Tuesday, February 26, 2008


Nowadays, many published authors have blogs. It keeps them in touch with fans, and provides place to say things more wide ranging, casual, and frequently than in novels and book introductions. Blogs can also function as a community meeting place, like a conversation in the corner of a church lobby.

The one author blog I read commented on the release of Anne Rice's new book The Road to Cana, and mentioned how Rice plans to write a new vampire Lestat novel.
There was lots of interesting issues in this blog post in regards to how Anne Rice is practicing her faith, interpreting theology, and how the media reacts to her, but my reaction was to think how kewl it was that Anne Rice may write a vampire story from a Christian prospective. Her historical fiction portraying the life of Christ is interesting, but I don't read those sorts of books.

Now, when I first read and thought the above paragraph, I was going to post a response on that author’s blog, but didn't have time before class. Six hours later, I return to find Anne Rice herself had commented on that blog! Suddenly, I didn't have anything to say. How could my comment about what I think of Anne Rice's work have any sort of place in a forum where the author herself is active? It struck me in that moment what fabulous roles I was giving to authors as a social entity. The blog I was reading is Forensics and Faith By Brandilyn Collins, a successful pro Christian suspense writer. I've posted on her blog for years, fearlessly offering my comments without much thought of my status in the writing community. But status is exactly the issue here. Being in the same 'room' online with Anne Rice is like accidentally finding myself standing in a hallway conversation with the Joint Chiefs of Staff. What would you say to the most powerful persons in the US government? Would you feel comfortable commenting on national security or the Iraq war?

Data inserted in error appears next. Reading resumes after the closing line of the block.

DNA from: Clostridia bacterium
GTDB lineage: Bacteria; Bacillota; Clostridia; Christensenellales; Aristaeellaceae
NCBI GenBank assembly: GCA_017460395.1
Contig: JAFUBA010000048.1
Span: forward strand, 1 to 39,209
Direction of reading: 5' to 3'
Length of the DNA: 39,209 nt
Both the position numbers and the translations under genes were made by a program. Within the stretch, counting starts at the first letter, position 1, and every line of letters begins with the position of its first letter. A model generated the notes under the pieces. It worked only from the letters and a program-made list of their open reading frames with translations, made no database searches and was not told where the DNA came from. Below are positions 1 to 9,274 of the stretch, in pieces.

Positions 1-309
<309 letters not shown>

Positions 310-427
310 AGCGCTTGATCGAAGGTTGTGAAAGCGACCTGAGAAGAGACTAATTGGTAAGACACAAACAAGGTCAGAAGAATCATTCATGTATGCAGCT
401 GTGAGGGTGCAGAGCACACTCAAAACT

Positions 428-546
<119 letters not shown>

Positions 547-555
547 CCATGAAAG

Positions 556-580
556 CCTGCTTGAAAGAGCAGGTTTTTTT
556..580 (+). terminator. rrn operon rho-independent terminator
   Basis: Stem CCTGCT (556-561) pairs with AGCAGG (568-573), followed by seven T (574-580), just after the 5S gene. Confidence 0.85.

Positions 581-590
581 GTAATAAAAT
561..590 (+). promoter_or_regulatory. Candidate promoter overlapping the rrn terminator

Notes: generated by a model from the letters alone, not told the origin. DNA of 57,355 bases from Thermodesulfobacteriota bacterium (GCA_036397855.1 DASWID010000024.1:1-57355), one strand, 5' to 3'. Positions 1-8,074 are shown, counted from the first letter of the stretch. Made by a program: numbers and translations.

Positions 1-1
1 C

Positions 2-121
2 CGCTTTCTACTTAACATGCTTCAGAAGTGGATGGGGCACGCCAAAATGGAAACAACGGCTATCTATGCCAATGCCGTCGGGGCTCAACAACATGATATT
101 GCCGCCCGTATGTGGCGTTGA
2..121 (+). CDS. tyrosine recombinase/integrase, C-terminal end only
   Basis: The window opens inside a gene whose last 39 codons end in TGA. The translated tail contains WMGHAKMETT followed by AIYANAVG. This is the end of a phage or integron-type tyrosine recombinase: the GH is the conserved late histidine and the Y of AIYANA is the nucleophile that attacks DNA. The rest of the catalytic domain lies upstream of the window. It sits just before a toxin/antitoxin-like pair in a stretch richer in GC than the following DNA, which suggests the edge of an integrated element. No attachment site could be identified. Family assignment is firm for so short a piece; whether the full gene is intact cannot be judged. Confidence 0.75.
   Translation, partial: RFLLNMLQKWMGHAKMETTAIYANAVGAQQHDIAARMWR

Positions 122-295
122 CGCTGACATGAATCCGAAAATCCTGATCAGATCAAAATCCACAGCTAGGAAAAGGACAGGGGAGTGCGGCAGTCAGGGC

That may be a unrealistic depiction of the fame of Anne Rice, but that's how I perceived it. Yet she is as mortal as anyone else, and apparently follows mentions of herself within the writing community. What is fame anyway? Anne Rice has it, I know about her through news articles and pop culture references to her books and I felt I knew enough about her to decide I didn't want to read any of her books and haven't yet. In reality I know nothing about 'her' as a human being, and I don't know anything about the literary qualities of her books. All I know is 'her' as a social entity, a brand. I can't talk to a brand name, I don't have that status. If I was a well known superstar novelist what would be the actual difference in me?

I'm not trying to suggest that all people are equal although they are as human beings. The lesson in my mind is to remember the humanity of people and not just their social image, but also be circumspect about what I blather about on the internet. This isn't a meaningless place where adolescents find new combinations of obscene words to label each other. The internet is our social visibility, as real as any conversation in physical space. I don't want to be the 88th youtube comment saying 'cool vid!!!!1!' The people around us, online and in shoes are our colleagues, friends, neighbors. Wouldn't it be good to talk with care and insight, depth of thought, educated concern? Seeing someone famous shouldn't have to remind me not act like an idiot.

Grady Houger

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